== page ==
Galaviz, L. & Z.J. Molina. 2014. Patógenos y parásitos, In: R. Mendoza & P. Koleff (coords.), Especies acuáticas invasoras en México. Comisión Nacional para el Conocimiento y Uso de la Biodiversidad, México, pp. 259-268.         [ Links ]

Gammon, D.B., B. Gowrishankar, S. Duraffour, A. Graciela, C. Upton & D.H. Evans. 2010. Vaccinia virus-encoded ribonucleotide reductase subunits are differentially required for replication and pathogenesis. PLoS Pathog., 6, e1000984.         [ Links ]

González-Galaviz, J.R., L.Z. Rodríguez-Anaya, Z.J. Molina-Garza, J.C Ibarra-Gamez & L. Galaviz-Silva. 2013. Genotyping of white spot syndrome virus on wild and farm crustaceans from Sonora, Mexico. Arch. Biol. Sci. Belgrade, 65: 945-947.         [ Links ]

Hoa, T.T.T., M.P. Zwart, N.T. Phuong, J.M. Vlak & M.C.M. de Jong. 2011. Transmission of white spot syndrome virus in improved-extensive and semi-intensive shrimp production systems: a molecular epidemiology study. Aquaculture, 313: 7-14.         [ Links ]

Hoa, T.T.T., M.P. Zwart, N.T. Phuong, M.C.M. de Jong & J.M. Vlak. 2012. Low numbers of repeat units in variable number of tandem repeats (VNTR) regions of white spot syndrome virus are correlated with disease outbreaks. J. Fish. Dis., 35: 817-826.         [ Links ]

Hoa, T.T.T., R.A Hodgson., D.T. Oanh, N.T. Phuong, N.J Preston & P.J. Walker. 2005. Genotypic variations in tandem repeat DNA segments between ribonucleotide reductase subunit genes of white spot syndrome virus (WSSV) isolates from Vietnam. In: P. Walker, R. Lester & M.G. Bondad-Reantaso (eds.). Diseases in Asian aquaculture V. Fish Health Section, Asian Fisheries Society, Manila, pp. 339-351.         [ Links ]

John, K.R., M.R. George, T.I. Yappan, A.J. Thangarani & M.J.P. Jeyaseelan. 2010. Indian isolates of white spot syndrome virus exhibit variations in their pathogenicity and genomic tandem repeats. J. Fish. Dis., 33: 749-758.         [ Links ]

Klevytska, A.M., L.B. Price, J.M. Schupp, P.L. Worsham, J. Wong & P. Keim. 2001. Identification and characterization of variable number tandem repeats in the Yersinia pestis genome. J. Clin. Microbiol., 39: 3179-3185.         [ Links ]

Lembo, D. & W. Brune. 2009. Tinkering with a viral ribonucleotide reductase. Trends Biochem. Sci., 34: 25-32.         [ Links ]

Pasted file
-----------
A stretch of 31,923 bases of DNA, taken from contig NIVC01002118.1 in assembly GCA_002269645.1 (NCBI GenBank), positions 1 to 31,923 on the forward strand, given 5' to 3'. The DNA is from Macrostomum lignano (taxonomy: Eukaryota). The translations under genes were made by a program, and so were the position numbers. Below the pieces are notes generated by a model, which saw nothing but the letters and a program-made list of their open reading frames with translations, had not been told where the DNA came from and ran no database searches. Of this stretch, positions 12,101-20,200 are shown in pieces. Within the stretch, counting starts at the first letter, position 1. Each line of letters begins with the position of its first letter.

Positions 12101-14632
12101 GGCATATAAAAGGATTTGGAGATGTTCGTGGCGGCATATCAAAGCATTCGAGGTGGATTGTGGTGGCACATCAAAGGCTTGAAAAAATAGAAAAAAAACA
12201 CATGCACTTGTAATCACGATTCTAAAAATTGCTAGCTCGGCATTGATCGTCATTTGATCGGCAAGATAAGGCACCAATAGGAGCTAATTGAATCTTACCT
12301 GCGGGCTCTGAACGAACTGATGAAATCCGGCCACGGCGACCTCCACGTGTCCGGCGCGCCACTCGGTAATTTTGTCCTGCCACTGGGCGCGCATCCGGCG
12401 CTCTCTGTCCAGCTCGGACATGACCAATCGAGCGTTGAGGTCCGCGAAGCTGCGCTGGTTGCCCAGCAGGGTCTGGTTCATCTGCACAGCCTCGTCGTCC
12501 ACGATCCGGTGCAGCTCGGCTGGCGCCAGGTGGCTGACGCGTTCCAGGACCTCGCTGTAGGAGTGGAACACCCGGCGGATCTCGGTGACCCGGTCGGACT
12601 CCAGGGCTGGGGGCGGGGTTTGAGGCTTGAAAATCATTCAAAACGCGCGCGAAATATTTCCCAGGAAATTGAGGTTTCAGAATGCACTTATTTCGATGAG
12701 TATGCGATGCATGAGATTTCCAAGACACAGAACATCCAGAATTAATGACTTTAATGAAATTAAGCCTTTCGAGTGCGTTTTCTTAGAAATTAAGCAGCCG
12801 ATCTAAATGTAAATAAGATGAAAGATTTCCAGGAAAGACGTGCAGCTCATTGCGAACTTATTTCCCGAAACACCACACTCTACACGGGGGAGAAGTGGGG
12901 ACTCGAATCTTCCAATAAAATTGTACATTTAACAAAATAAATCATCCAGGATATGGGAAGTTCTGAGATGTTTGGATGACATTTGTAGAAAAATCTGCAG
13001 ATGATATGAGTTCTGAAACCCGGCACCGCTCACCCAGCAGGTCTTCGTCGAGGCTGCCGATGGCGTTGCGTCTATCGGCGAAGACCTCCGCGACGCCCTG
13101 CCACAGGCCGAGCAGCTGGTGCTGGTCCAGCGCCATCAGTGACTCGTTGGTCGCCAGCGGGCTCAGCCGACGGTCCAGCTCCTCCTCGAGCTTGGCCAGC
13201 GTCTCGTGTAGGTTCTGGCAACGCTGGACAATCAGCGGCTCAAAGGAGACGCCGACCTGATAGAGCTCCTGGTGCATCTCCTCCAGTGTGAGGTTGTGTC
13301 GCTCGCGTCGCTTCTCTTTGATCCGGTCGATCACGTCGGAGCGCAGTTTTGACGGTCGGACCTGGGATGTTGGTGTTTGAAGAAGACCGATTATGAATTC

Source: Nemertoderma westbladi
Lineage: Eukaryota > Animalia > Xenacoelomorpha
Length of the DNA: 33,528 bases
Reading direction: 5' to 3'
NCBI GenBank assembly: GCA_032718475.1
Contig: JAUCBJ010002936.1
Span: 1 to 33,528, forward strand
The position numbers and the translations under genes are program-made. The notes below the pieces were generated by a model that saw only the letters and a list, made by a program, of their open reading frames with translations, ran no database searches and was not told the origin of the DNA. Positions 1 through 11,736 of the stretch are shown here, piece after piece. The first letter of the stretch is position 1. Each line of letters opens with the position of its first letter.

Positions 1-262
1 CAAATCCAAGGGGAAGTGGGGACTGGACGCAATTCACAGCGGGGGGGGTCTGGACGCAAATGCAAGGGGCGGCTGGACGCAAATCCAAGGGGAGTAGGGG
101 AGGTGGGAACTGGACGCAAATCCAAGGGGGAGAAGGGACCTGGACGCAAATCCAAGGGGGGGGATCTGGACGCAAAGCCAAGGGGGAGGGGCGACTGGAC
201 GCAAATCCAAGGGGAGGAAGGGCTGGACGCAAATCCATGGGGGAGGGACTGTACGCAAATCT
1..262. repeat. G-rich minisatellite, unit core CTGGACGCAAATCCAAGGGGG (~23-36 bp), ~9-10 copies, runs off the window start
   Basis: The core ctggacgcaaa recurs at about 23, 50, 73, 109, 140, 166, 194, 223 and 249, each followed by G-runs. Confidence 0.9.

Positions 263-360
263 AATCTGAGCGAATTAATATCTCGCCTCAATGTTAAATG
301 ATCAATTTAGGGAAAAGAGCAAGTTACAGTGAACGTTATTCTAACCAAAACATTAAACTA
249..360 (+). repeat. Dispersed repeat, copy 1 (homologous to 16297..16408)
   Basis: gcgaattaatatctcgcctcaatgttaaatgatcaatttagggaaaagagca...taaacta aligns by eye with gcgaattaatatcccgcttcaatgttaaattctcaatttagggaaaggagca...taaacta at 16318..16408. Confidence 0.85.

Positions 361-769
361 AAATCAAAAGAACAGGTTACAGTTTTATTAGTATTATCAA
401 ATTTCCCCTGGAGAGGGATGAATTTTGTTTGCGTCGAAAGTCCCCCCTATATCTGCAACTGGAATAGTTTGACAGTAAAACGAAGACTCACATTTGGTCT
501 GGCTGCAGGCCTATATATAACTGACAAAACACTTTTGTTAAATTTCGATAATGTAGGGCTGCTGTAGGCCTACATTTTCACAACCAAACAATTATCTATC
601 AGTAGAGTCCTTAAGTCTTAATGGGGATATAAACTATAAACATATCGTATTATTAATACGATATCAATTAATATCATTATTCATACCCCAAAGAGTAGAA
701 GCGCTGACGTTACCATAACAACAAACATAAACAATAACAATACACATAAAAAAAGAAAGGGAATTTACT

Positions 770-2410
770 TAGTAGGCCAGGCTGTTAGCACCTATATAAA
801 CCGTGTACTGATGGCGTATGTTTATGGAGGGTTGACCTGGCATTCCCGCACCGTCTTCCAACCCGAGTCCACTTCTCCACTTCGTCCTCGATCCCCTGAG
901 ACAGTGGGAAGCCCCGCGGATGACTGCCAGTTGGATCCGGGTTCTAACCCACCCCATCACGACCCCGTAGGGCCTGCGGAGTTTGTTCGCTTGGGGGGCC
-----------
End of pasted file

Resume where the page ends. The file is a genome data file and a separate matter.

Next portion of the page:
Molina-Garza, Z.J., L. Galaviz-Silva, J.L. Rosales-Encinas & J.M. Alcocer-González. 2008. Nucleotide sequence variations of the major structural proteins (VP15, VP19, VP26 and VP28) of white spot syndrome virus (WSSV), a pathogen of cultured Litopenaeus vannamei in Mexico. J. Fish. Dis., 31: 197-203.         [ Links ]

Muller, I.C., T.P. Andrade, K.F. Tang-Nelson, M.R. Marques & D.V. Lightner. 2010. Genotyping of white spot syndrome virus (WSSV) geographical isolates from Brazil and comparison to other isolates from the Americas. Dis. Aquat. Org., 88: 91-98.         [ Links ]

Musthaq, S.S., R. Sudhakaran, I.V.P Ahmed, G. Balasubramanian & S.A.S Hameed. 2006. Variability in the tandem repetitive DNA sequence of white spot syndrome virus (WSSV) genome and stability of VP28 gene to detect different isolates of WSSV from India. Aquaculture, 256: 34-41.         [ Links ]

Peak, I.R.A., M.P. Jennings, D.W. Hood, M. Bisercic & E.R. Moxon. 1996. Tetrameric repeat units associated with virulence factor phase variation in Haemophilus also occur in Neisseria spp. and Moraxella catarrhalis. FEMS Microbiol. Lett., 137: 109-114.         [ Links ]

Perdue, M.L., M. Garcia, D. Senne & M. Fraire. 1997. Virulence associated sequence duplication at the hemagglutinin cleavage site of avian influenza viruses. Virus Res., 49: 173-186.         [ Links ]

Pradeep, B., M. Shekar, N. Gudkovs & I. Karunasagar. 2008. Genotyping of white spot syndrome virus prevalent in shrimp farms of India. Dis. Aquat. Org., 78: 189-198.         [ Links ]

Van Hulten, M.C.W., J. Witeveldt, S. Peters & N. Kloosterboer. 2001. The white spot syndrome virus DNA genome sequence. Virology, 286: 7-22.         [ Links ]

Vlak, J.M., J.R Bonami, T.W. Flegel, G.H Kou, D.V. Lightner, C.F. Lo, P.C. Loh & P.W. Walker. 2005. Nimaviridae. In: Virus Taxonomy, VIIIth Report of the International Committee on Taxonomy of Viruses, Elsevier, pp. 187-192.         [ Links ]

Waikhom, G., K.R. John, M.R. George & M.J.P. Jeyaseelan. 2006. Differential host passaging alters pathogenicity and induces genomic variation in white spot syndrome virus. Aquaculture, 261: 54-63.         [ Links ]

Wongteerasupaya, C., P. Pungchai, B. Withyachumnarnkul, V. Boomsaeng, S. Panyim, T.W. Flegel & P.J. Walker. 2003. High variation in repetitive DNA fragment length for white spot syndrome virus (WSSV) isolates in Thailand. Dis. Aquat. Org., 54: 253-257.         [ Links ]


Received: 3 March 2016; Accepted: 17 June 2016

Creative Commons License Todo el contenido de esta revista, excepto dónde está identificado, está bajo una Licencia Creative Commons